Seizing the Opportunity: MENA Countries are Aligning to EU Values

Written by | Thursday, January 2nd, 2020

Shared values, such as economic liberalization, women’s empowerment or religious minority rights, between people in the Middle East and North Africa (MENA) and Europe exist more today than ever before, says Saqib Qureshi is a senior business strategist and expert on democratic policy development. “You could say Middle Eastern citizens increasingly embody the values of the EU itself,” the author of a forthcoming book ‘The Broken Contract: Making Our Democracies Efficient, Representative, and Accountable’ argues, while also warning that “if the EU fails to scale up its engagement with the Middle East soon, countries like China will fill the vacuum.”
The economy, corruption and unemployment. These are by far the top concerns amongst citizens across 18 Arab countries, according to a groundbreaking new poll released by YouGov this week. The optimism and hope that inspired the Arab Spring nine years ago has vanished, upended by a new wave of anger sweeping the region. The result has been the toppling of Algeria’s president and protests across Iraq, Lebanon, and Egypt. The poll also revealed most Arab citizens feel their leaders should prioritise the economy over all other issues, be they national security related, religious or sectarian.
Arab leaders must take note of this data. But it should also inform the decision-making of EU policymakers too. The MENA region, after all, is in the EU’s backyard. MENA and the ripple effect of what begins there will inevitably reach Europe too; the refugee crisis proved that. The poll results also suggest the EU has a timely opportunity to encourage positive reform in the MENA region. The EU has long hoped to encourage reform through initiatives like the European Neighborhood Policy (ENP) and the Union for the Mediterranean. The basis for these initiatives was “shared values.”
This new poll, drawn from the responses of thousands of Arabs across 18 MENA countries, shows these shared values exist more today than ever before. Respondents supported economic liberalization, women’s empowerment, religious minority rights, greater transparency and criticized the politicization of religion. You could say Middle Eastern citizens increasingly embody the values of the EU itself. This is particularly notable given one of the biggest historical criticisms of EU initiatives like the ENP and the Union for the Mediterranean has been that it seeks to impose European standards in an imperial “civilizing” effort towards Europe’s neighboring regions. But with the emergence of a new generation of Middle Eastern citizens embodying homegrown, forward-looking values, it is unlikely such EU efforts will now be viewed by Arab people as an attempt to impose alien values upon the region. But the window of opportunity is narrow.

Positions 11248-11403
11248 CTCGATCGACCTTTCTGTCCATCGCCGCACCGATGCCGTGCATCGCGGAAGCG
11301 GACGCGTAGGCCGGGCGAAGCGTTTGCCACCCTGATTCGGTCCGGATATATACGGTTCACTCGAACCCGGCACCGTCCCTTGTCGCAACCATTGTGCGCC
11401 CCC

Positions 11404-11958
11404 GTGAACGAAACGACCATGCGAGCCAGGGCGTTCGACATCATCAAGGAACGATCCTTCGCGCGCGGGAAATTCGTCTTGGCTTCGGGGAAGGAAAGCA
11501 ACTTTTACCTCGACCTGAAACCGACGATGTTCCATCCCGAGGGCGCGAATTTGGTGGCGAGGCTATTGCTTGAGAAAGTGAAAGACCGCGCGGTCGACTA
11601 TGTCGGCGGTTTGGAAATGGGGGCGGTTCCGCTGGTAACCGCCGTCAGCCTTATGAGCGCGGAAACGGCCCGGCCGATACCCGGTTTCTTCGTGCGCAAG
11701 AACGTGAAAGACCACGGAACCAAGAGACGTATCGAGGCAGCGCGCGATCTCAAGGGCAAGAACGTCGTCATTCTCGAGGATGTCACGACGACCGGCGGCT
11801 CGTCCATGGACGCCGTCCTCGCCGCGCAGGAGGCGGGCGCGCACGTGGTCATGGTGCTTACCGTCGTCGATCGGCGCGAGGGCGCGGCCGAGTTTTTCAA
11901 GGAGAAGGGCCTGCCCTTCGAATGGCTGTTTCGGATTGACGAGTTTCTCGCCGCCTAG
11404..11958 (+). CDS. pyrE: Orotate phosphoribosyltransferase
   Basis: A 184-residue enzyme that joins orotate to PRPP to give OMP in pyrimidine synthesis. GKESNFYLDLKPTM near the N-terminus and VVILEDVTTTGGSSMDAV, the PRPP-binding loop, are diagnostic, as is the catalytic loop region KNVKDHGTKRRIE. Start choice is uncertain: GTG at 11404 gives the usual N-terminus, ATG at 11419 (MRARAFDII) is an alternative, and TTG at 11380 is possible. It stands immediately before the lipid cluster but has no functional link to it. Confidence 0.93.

Should the economic situation in nations like Iraq or Lebanon continue to deteriorate (both nations cited corruption as the biggest problem for their country), the inclination for the masses to rally around more extreme political positions may once again return. Indeed, economic fears were present across the MENA region. 61% of respondents across the Arab world believed the future would be better if economic matters were put above all other policy issues, be they political, religious or sectarian. Such a decisive majority opinion on this issue is likely to be due to the sheer anger in the Arab world over corruption. Respondents from every MENA region overwhelmingly cited corruption as the single biggest problem for their country. 42% of respondents were concerned about unemployment, hardly surprising given that across the region, 30% of young people are currently unemployed.
This all makes it timelier than ever for the EU to leverage its trade relations with the MENA region to help bridge the divide between citizens and the State in the Middle East. But here, too, the EU’s efforts are under threat. The EU’s trade leverage is competing with that of economic powers like China. China’s investment in the Arab world and the conditions attached to them – in relation to equal opportunities, economic participation and fair competition – differ to those of the EU. Not only is China not concerned with using its economic ties to support forward-looking values and principles, it could potentially halt or even reverse some of the progress that has already been made.
If the EU fails to scale up its engagement with the Middle East soon, countries like China will fill the vacuum. This increases the imperative for the EU to ensure that it engages with the Arab world in a way that strengthens it economically. Increasing the opportunities and economic standing of Arab populations will alleviate some of the frustration and anger they feel that has built-up as a result of a lack of opportunity. However, this engagement must also build on the increasing convergence of shared values, which will lead to a more tolerant and liberal MENA.

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